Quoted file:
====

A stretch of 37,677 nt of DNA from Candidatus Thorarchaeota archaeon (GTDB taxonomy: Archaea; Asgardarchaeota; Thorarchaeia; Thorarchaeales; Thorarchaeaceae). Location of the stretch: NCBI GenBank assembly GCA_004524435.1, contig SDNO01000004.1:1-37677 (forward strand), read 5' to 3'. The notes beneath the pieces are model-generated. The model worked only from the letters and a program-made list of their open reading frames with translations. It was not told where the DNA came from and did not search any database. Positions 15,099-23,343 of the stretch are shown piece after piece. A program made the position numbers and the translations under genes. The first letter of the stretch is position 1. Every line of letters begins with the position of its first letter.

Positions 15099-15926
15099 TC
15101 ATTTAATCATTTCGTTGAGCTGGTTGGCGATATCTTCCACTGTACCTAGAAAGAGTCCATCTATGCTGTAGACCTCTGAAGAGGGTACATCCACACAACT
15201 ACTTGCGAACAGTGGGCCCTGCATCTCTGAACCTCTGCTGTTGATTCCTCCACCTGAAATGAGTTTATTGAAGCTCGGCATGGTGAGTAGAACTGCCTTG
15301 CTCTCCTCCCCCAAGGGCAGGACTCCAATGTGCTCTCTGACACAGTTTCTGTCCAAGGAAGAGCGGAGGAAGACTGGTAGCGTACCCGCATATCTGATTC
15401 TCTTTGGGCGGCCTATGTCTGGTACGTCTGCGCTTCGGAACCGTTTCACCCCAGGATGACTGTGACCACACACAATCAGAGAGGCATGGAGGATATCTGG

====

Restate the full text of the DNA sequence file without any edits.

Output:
A stretch of 37,677 nt of DNA from Candidatus Thorarchaeota archaeon (GTDB taxonomy: Archaea; Asgardarchaeota; Thorarchaeia; Thorarchaeales; Thorarchaeaceae). Location of the stretch: NCBI GenBank assembly GCA_004524435.1, contig SDNO01000004.1:1-37677 (forward strand), read 5' to 3'. The notes beneath the pieces are model-generated. The model worked only from the letters and a program-made list of their open reading frames with translations. It was not told where the DNA came from and did not search any database. Positions 15,099-23,343 of the stretch are shown piece after piece. A program made the position numbers and the translations under genes. The first letter of the stretch is position 1. Every line of letters begins with the position of its first letter.

Positions 15099-15926
15099 TC
15101 ATTTAATCATTTCGTTGAGCTGGTTGGCGATATCTTCCACTGTACCTAGAAAGAGTCCATCTATGCTGTAGACCTCTGAAGAGGGTACATCCACACAACT
15201 ACTTGCGAACAGTGGGCCCTGCATCTCTGAACCTCTGCTGTTGATTCCTCCACCTGAAATGAGTTTATTGAAGCTCGGCATGGTGAGTAGAACTGCCTTG
15301 CTCTCCTCCCCCAAGGGCAGGACTCCAATGTGCTCTCTGACACAGTTTCTGTCCAAGGAAGAGCGGAGGAAGACTGGTAGCGTACCCGCATATCTGATTC
15401 TCTTTGGGCGGCCTATGTCTGGTACGTCTGCGCTTCGGAACCGTTTCACCCCAGGATGACTGTGACCACACACAATCAGAGAGGCATGGAGGATATCTGG